October 2, 2019

Miniseries Review: "The Spy" (Netflix - 2019)

Eli Cohen was arguably one of Israel's best, if not the best, intelligence assets in its relatively short history. This new miniseries certainly highlights his value as an Israeli agent who penetrated the highest levels of the Syrian government. The producers attempted - with a modicum of success - to tell Cohen's story.

Most people are aware of the basic facts of this case: Eli Cohen, an Egyptian-born son of Syrian Jews from Aleppo, immigrated to Israel, where he twice applied to work for the Mossad, the Israeli intelligence service. While working as an accountant, he was finally offered employment with Mossad in 1959. Cohen's assignment was to penetrate the Syrian political and military establishments.

The Israelis developed a legend (that's the technical term for a cover story) using the name Kamil Amin Thabit. The legend had Cohen/Thabit move to Argentina, where he posed as a businessman. He made it known that he was anxious to "return" to Syria. He soon befriended military attaché Colonel Amin al-Hafiz at the Syrian embassy in Buenos Aires.

In 1962, Cohen made the move to Damascus, where his extravagant spending and parties gained him popularity among the wealthy and influential in the country. As luck would have it, Colonel al-Hafiz returned to Damascus, after which he participated in the 1963 Ba'th Party coup and later became the president of Syria.

You would think as an intelligence operation, it doesn't get any better than that. Actually, it does - later in the operation, Cohen became a senior adviser to the Syrian minister of defense. This gave him access to particularly sensitive military information. In the series, Cohen was named deputy minister of defense - just one of the theatrical licenses taken.

In the end, Cohen was captured and executed. I won't spoil the how and why for those who have not seen the miniseries.

My comments. I enjoyed the history, but not the theatrical license the producers took to tell it. The ridiculous story of the Israeli farmer on the border and the cameo appearance by a 7-year old Usamah bin Ladin are two such examples. They were both contrived and unnecessary - the actual story is compelling enough.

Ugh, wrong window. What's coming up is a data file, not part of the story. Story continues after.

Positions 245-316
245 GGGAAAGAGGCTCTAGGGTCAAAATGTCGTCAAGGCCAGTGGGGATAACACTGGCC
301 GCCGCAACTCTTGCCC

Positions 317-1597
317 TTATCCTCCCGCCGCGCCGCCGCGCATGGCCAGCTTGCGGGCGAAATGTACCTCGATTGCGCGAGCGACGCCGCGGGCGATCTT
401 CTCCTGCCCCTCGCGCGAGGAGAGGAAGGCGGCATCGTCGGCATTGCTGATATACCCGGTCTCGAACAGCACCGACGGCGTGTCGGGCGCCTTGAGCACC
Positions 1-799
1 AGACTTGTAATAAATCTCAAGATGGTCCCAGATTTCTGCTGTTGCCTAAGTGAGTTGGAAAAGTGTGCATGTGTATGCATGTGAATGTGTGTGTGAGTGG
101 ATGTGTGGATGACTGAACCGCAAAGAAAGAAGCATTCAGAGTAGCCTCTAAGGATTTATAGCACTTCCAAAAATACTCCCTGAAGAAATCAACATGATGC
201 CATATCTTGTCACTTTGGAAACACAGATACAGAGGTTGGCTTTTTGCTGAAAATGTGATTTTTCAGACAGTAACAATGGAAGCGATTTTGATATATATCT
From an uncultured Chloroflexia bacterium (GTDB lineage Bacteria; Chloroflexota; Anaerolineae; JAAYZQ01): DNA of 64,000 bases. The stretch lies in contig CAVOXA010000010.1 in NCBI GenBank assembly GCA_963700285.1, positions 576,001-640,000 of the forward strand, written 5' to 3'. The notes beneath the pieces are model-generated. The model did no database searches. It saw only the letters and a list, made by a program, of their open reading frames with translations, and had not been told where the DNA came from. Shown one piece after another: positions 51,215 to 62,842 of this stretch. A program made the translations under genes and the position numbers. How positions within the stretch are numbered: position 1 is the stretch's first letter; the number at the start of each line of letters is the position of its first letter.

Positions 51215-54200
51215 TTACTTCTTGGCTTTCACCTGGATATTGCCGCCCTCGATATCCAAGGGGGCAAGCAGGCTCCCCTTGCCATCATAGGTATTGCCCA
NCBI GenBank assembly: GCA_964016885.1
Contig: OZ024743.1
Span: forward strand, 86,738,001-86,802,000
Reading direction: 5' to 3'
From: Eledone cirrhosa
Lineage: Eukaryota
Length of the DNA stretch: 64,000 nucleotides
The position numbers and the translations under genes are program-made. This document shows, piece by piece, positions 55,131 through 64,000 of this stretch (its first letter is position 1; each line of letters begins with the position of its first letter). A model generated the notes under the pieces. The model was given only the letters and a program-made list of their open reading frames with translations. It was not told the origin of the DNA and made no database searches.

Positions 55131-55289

I have always been interested in the Eli Cohen story, on a professional and personal level. Professionally, I had hope to see more of the tradecraft used by Cohen - his communications systems, secret travel to/from Israel, use of dead drops if any. There were instances in the series where Cohen took photographs of classified Syrian military documents. How did he get the photographs back to the Mossad? Gathering information is sometimes the easy part, it's the getting it to headquarters that's hard.

On a personal level, when I was assigned as the Air Attaché at the U.S. Embassy in Damascus, I visited what we called the "Eli Cohen apartment" in the Abu Rumanah section of the city. In fact, the embassy leased the apartment as part of the housing pool. It was fascinating to stand there on the balcony that looks over what was the Ministry of Defense compound in Cohen's time.

As for history, we often visited Marjah Square, the site of Cohen's public execution. By the time I was there in the 1990s, public hangings had been moved to the much larger 'Abbasiyin Square. As with Cohen, the bodies of those executed were allowed to hang for hours, ostensibly as a deterrent.

It is an interesting story. I'd recommend it with the caveat that there is more sensationalism than needed. This is a real-life drama that would have stood on its own. That said, I think Sacha Baron Cohen gave a good performance. It is available on Netflix.